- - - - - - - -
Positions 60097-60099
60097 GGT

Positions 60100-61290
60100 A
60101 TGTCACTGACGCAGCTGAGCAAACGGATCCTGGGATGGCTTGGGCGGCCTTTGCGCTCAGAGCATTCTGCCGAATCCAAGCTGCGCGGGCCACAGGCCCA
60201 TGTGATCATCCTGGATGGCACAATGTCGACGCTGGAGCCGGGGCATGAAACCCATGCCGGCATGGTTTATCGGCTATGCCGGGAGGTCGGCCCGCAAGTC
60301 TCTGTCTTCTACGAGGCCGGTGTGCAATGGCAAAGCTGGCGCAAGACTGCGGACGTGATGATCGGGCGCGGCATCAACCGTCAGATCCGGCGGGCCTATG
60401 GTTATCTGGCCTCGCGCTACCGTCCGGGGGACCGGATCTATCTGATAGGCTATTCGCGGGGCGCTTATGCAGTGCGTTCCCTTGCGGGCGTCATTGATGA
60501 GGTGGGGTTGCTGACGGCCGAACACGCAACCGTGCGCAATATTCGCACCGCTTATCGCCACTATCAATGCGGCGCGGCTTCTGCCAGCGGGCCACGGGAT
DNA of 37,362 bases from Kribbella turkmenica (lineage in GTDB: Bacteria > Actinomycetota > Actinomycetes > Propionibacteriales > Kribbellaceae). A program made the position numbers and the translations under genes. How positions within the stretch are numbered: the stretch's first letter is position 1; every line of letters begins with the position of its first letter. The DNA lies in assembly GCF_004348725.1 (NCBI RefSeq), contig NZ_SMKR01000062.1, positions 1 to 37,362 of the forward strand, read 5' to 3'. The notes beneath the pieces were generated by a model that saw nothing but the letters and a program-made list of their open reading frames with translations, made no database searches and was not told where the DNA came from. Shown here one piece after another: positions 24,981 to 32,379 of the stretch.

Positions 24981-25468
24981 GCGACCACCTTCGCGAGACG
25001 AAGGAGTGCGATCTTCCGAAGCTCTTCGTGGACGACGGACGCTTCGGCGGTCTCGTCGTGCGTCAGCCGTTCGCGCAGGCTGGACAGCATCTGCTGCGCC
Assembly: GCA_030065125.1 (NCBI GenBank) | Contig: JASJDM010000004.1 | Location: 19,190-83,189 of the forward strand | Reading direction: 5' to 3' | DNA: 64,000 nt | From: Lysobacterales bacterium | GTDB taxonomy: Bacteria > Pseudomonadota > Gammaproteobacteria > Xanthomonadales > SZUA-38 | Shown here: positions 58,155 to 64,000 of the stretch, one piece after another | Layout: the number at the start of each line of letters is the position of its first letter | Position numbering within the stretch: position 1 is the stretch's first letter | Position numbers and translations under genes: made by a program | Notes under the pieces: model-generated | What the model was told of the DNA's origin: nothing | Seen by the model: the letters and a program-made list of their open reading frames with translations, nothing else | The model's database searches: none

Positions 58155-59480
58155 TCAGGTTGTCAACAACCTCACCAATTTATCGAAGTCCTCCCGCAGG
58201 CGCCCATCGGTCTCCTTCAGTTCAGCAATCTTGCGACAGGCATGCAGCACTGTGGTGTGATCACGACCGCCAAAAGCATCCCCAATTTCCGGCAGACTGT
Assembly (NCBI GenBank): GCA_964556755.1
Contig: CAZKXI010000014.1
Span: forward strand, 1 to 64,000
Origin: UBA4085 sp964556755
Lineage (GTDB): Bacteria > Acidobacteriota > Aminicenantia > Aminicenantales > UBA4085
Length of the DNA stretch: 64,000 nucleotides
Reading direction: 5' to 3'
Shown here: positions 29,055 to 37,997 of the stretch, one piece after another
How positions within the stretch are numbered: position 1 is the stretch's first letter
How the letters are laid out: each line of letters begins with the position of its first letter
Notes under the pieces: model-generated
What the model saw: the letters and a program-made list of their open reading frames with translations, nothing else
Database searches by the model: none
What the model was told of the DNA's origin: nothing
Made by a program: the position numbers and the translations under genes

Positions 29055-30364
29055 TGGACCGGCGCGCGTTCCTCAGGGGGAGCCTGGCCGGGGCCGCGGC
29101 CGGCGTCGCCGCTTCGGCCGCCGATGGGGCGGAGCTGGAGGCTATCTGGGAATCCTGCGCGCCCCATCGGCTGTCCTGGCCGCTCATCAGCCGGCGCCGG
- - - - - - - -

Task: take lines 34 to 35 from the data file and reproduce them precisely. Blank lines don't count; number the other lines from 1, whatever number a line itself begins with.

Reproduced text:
29055 TGGACCGGCGCGCGTTCCTCAGGGGGAGCCTGGCCGGGGCCGCGGC
29101 CGGCGTCGCCGCTTCGGCCGCCGATGGGGCGGAGCTGGAGGCTATCTGGGAATCCTGCGCGCCCCATCGGCTGTCCTGGCCGCTCATCAGCCGGCGCCGG